How Long Does a DWI Stay on a Criminal Record in North Carolina?

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In North Carolina, a misdemeanor conviction for driving while impaired (DWI) will remain on an individual’s criminal record for seven years. A felony conviction for DWI will remain on their criminal record for 10 years. The time that a DWI remains on a criminal record is called a lookback period. A North Carolina DWI stays on a person’s driving record and can affect their auto insurance rates for up to 10 years.

Misdemeanor and Felony DWIs

There are five levels of misdemeanor DWI, with level I being the most serious and level V being the least serious. These are:

  • Level V DWI: Punishable by a fine up to $200 and a minimum jail sentence of 24 hours, with a maximum jail sentence of 60 days. A judge can suspend the sentence after the driver spends 24 hours in jail and performs 24 hours of community service or agrees not to operate a vehicle for 30 days.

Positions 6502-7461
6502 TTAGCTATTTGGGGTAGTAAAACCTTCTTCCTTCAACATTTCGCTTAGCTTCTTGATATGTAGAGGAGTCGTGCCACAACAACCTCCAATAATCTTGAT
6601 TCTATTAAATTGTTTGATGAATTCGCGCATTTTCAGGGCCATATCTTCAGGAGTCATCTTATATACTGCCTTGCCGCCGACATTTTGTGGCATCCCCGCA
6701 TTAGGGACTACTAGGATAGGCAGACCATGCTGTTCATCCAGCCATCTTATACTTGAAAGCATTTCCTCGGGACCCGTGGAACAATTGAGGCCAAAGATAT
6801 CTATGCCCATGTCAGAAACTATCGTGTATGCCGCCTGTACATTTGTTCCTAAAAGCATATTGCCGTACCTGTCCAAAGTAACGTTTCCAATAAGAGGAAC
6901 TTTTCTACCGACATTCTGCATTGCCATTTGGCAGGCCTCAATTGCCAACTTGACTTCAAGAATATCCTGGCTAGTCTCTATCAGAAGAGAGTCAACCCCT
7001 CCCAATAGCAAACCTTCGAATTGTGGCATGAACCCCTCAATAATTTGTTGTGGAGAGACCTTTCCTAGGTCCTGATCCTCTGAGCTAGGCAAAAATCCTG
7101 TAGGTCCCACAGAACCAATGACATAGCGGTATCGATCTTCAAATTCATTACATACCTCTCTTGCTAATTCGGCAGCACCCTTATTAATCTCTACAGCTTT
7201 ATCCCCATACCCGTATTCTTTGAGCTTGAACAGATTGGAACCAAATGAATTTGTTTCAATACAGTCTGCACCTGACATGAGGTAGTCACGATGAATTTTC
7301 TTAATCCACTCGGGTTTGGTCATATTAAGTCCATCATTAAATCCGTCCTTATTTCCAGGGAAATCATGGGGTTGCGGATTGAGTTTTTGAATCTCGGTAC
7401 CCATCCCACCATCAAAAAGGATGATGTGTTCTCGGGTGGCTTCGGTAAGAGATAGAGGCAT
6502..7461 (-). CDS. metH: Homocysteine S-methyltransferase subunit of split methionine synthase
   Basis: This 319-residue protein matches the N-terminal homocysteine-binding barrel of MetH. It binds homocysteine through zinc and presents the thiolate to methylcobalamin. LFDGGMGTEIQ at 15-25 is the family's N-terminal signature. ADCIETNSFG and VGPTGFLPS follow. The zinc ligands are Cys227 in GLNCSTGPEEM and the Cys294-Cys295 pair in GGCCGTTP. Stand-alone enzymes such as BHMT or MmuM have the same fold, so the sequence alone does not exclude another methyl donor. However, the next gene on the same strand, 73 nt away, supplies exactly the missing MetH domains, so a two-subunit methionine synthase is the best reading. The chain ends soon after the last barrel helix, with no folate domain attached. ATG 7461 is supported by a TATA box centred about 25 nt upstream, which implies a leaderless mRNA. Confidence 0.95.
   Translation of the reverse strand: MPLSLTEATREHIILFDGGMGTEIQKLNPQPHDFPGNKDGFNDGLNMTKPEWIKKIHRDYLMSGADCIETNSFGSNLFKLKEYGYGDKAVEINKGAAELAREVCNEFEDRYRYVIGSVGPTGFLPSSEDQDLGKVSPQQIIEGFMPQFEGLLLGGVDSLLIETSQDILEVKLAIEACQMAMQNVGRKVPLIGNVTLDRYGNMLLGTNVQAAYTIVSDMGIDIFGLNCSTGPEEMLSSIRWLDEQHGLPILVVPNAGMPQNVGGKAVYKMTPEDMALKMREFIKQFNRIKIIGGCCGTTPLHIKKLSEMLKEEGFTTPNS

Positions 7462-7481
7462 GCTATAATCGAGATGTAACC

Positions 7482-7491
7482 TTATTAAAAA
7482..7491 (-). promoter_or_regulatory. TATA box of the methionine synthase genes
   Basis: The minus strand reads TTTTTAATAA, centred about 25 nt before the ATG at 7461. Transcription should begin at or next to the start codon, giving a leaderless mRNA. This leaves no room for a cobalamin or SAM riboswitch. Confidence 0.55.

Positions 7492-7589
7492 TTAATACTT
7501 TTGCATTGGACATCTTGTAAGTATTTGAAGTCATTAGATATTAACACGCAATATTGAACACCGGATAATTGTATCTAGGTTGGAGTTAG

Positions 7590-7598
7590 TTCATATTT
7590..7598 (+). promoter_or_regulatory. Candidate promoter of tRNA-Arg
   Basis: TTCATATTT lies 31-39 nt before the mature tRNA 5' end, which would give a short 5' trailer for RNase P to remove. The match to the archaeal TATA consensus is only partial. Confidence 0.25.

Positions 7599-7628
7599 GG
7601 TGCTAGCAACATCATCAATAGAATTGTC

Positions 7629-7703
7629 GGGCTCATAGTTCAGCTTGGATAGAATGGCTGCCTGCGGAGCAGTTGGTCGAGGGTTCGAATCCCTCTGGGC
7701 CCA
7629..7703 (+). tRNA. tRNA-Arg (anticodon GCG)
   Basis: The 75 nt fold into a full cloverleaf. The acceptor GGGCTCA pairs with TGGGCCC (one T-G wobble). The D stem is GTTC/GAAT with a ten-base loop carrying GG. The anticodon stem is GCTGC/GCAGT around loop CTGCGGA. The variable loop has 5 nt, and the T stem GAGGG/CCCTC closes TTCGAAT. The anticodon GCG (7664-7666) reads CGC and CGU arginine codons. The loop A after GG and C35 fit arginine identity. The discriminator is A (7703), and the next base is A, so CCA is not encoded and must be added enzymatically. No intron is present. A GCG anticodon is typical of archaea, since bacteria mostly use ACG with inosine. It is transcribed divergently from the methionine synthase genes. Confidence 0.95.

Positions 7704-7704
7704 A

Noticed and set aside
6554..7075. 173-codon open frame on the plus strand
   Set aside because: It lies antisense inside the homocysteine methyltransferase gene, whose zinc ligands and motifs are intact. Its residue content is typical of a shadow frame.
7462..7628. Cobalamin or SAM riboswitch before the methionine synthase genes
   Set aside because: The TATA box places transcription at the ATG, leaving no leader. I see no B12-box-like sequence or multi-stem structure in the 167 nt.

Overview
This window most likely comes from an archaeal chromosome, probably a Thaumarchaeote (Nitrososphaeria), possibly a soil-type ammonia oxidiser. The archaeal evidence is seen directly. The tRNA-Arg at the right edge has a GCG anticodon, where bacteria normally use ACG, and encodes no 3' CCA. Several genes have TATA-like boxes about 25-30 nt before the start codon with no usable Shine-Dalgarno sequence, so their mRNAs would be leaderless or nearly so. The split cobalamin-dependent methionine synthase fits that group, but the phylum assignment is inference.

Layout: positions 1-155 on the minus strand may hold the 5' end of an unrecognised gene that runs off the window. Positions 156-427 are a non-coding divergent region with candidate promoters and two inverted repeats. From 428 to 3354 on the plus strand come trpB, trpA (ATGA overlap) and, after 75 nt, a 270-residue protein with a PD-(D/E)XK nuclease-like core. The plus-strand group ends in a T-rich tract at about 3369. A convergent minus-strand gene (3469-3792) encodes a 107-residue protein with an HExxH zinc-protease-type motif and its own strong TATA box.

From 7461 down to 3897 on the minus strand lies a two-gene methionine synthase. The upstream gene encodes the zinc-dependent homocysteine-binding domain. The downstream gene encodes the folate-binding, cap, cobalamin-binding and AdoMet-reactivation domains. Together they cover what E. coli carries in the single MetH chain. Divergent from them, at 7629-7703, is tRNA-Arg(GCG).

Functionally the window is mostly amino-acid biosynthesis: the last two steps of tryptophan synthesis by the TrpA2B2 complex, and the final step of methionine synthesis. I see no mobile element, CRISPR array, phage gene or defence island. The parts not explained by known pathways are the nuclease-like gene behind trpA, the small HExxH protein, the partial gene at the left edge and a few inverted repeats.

• Level IV DWI: Punishable by a fine up to $500 and a minimum jail sentence of 48 hours, with a maximum jail sentence of 120 days. A judge can suspend the sentence after the driver spends 48 hours in jail and performs 48 hours of community service or agrees not to operate a vehicle for 60 days.
  • Level III DWI: Punishable by a fine up to $1,000 and a minimum jail sentence of 72 hours, with a maximum jail sentence of six months. A judge can suspend the sentence after the driver spends 72 hours in jail and performs 72 hours of community service or agrees not to operate a vehicle for 90 days.
  • Level II DWI: Punishable by a fine up to $2,000 and a minimum jail sentence of seven days, with a maximum jail sentence of one year. A judge cannot suspend the minimum sentence.
  • Level I DWI: Punishable by a fine up to $4,000 and a minimum jail sentence of 30 days, with a maximum prison sentence of two years. A judge cannot suspend the minimum sentence.

Substance Abuse Assessments

Level I and II offenders must complete a substance abuse assessment. They are required to comply with any recommended treatment in order to have their driver’s license restored at the end of the revocation period. A habitual DWI offender is a driver who has had three prior DWI convictions in the previous 10 years.